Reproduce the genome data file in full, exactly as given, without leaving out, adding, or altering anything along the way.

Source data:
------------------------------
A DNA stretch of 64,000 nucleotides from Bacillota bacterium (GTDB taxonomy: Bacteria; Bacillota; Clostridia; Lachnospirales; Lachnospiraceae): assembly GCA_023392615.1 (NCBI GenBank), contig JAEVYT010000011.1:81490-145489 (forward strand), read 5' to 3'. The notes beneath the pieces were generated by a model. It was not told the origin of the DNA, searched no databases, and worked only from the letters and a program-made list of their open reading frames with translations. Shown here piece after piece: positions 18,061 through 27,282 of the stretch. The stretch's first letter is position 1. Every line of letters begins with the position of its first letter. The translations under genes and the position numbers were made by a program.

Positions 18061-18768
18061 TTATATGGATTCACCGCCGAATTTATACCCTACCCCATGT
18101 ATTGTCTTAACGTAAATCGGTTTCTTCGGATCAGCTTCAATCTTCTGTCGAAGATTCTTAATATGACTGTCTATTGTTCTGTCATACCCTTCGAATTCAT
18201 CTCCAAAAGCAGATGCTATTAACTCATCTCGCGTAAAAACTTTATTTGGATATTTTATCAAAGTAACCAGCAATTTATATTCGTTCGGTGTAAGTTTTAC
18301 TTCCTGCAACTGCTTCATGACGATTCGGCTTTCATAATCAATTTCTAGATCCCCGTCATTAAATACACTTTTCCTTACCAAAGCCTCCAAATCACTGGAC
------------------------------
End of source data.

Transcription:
A DNA stretch of 64,000 nucleotides from Bacillota bacterium (GTDB taxonomy: Bacteria; Bacillota; Clostridia; Lachnospirales; Lachnospiraceae): assembly GCA_023392615.1 (NCBI GenBank), contig JAEVYT010000011.1:81490-145489 (forward strand), read 5' to 3'. The notes beneath the pieces were generated by a model. It was not told the origin of the DNA, searched no databases, and worked only from the letters and a program-made list of their open reading frames with translations. Shown here piece after piece: positions 18,061 through 27,282 of the stretch. The stretch's first letter is position 1. Every line of letters begins with the position of its first letter. The translations under genes and the position numbers were made by a program.

Positions 18061-18768
18061 TTATATGGATTCACCGCCGAATTTATACCCTACCCCATGT
18101 ATTGTCTTAACGTAAATCGGTTTCTTCGGATCAGCTTCAATCTTCTGTCGAAGATTCTTAATATGACTGTCTATTGTTCTGTCATACCCTTCGAATTCAT
18201 CTCCAAAAGCAGATGCTATTAACTCATCTCGCGTAAAAACTTTATTTGGATATTTTATCAAAGTAACCAGCAATTTATATTCGTTCGGTGTAAGTTTTAC
18301 TTCCTGCAACTGCTTCATGACGATTCGGCTTTCATAATCAATTTCTAGATCCCCGTCATTAAATACACTTTTCCTTACCAAAGCCTCCAAATCACTGGAC